John Waters handed out scratch-and-sniff Odorama cards that smelled like fake farts for his Polyester, but there has never been a stink as bad in cinema as the smell that permeates 1965’s Repulsion (Criterion Collection). Helene (Yvonne Furneaux) is getting ready to leave her Swinging London apartment for an Italian vacation with her boyfriend Michael (Ian Hendry), but before she leaves, she prepares a rabbit for supper. (She’s French, so this is not as unusual as it might sound.) Once she’s gone, her roommate, younger sister Carol (Catherine Deneuve), takes the naked-looking little thing out of the fridge and absently places the platter on a table near the phone. And there it sits for days, in the hot apartment, as Carol’s grip on reality slowly deserts her. Every now and then, director Roman Polanski’s camera returns to it, ever more deteriorated and flyblown, until you can practically imagine the reek permeating your clothes.
Polanski put his growing mastery of creating unease onscreen to bravura use in his first English-language film. The plot is little more elaborate than outlined above. Carol, a repressed mouse with Deneuve’s platinum looks, lives with her sister, works in a day spa, and draws far more attention from men than she wants. In fact, men disgust her, literally; she recoils from Michael’s toiletries in her bathroom, and at overhearing Helene and Michael in bed in the next room. When an unbidden suitor (John Fraser) plants one on her, her eyes widen in terror and she races to brush her teeth. Once her sister leaves on her trip, Carol’s inward retreat escalates. And yet she can’t block out wild imaginings of rape at the hands of brutish men, and the very walls of her darkened, stifling sanctuary assail her as the plaster rips open in jagged cracks and sprouts groping hands. Eventually, real men barge their way into the wreckage with tragic results.
Local fellow film nerd Diana Rogers once quipped on the KnoxBlab bulletin board that Repulsion was “Eraserhead for girls,” and that’s an apt capsule. Gilbert Taylor’s black-and-white photography, done justice in this much-needed Criterion upgrade, and Polanski’s eye for unsettling compositions and skin-crawling detail give the film a creeping dread that’s all the more effective for the ordinariness of the setting. Likewise, Deneuve mines the depths beneath her own icy beauty in a tightly controlled performance that helps elevate the film above genre. This sort of atmospheric psychological degeneration has been done a million times onscreen since, but rarely better than here.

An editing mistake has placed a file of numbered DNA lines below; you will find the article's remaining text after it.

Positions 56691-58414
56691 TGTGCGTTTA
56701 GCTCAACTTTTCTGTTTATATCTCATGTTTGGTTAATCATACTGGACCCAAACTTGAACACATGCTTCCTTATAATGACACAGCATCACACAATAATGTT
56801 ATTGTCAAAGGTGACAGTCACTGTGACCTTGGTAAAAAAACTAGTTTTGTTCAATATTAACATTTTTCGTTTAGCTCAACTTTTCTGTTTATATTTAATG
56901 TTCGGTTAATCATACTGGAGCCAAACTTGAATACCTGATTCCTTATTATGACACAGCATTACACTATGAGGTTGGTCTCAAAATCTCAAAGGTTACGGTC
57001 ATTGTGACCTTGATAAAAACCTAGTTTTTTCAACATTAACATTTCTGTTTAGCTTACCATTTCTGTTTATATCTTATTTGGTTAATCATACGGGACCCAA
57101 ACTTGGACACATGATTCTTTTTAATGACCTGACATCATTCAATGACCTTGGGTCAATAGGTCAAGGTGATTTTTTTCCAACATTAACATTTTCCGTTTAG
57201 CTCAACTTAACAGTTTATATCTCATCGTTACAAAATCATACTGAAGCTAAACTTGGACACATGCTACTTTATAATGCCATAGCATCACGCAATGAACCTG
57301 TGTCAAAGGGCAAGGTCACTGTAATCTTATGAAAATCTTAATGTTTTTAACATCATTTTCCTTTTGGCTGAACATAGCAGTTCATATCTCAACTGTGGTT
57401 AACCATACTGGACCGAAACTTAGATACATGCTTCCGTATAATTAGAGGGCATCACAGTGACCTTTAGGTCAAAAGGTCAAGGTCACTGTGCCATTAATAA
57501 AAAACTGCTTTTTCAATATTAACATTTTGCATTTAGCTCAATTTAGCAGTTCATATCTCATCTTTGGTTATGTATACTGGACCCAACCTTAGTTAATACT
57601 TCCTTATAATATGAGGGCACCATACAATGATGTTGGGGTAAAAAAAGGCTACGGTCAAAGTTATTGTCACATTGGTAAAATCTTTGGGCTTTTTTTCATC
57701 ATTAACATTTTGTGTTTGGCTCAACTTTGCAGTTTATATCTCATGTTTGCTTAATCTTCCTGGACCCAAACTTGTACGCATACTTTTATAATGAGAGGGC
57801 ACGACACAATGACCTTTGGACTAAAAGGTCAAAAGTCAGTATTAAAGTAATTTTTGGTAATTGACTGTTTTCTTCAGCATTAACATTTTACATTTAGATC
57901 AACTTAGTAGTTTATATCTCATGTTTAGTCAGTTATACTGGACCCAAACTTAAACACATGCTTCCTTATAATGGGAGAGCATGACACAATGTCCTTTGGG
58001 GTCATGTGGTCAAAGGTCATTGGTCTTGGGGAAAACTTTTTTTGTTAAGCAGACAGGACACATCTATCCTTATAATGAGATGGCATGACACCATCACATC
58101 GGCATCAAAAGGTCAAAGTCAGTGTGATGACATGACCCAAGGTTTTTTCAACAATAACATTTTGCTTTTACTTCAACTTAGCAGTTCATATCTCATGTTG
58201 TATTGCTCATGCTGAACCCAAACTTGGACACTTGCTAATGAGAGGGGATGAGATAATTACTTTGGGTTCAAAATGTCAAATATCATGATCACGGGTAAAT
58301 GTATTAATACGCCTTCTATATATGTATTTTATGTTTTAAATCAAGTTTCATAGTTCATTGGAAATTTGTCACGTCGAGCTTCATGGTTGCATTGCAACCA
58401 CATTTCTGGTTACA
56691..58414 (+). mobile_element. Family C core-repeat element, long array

Another solitary type occupies the foreground in one of the most welcome first-time DVD issues in months: 1962 cult favorite Lonely Are the Brave (Universal). The opening shot finds iconic screen he-man Kirk Douglas dozing by a campfire under the stars on the lone prairie, only to stir at the sight of a jet passing miles overhead. Douglas’ Jack Burns is a contemporary cowboy riding a range encroached on by barbed wire, busy highways, and ’60s tract homes. When he moseys into civilization to visit a friend, he finds the friend in the Albuquerque jail and starts an old-fashioned bar brawl to break in to see him. But Burns winds up in deeper trouble than he planned and is forced to break out and lam it across the rugged Sandia Mountains, a modern posse equipped with walkie-talkies and helicopters on his trail.
Lonely Are the Brave is a glorified B-movie that trades in a theme that would become almost hackneyed in Hollywood films over the coming decade or so: the passing of the Old West, and with it, the Western. But this was a labor of love for Douglas, and it shows. He optioned the Edward Abbey novel The Brave Cowboy and commissioned the excellent script from blacklisted writer Dalton Trumbo. Director David Miller was a journeyman at best, but he managed to get onscreen both actorly nuance (Walter Matthau and Gena Rowlands both shine in early roles) and a measure of the epic struggle against nature that underpins many of the best Westerns. Indeed, scenes of Douglas’ character (or his stunt double) almost literally dragging his beloved horse up the crumbling crags of the Sandias help give what’s at stake here a more mythic dimension than a couple of years in prison, and helps give Lonely Are the Brave more lasting resonance than the average Saturday-afternoon-on-the-couch flick. After all, what Burns is fleeing isn’t just jail; it’s the future. And the future ultimately has the final word, as it usually will.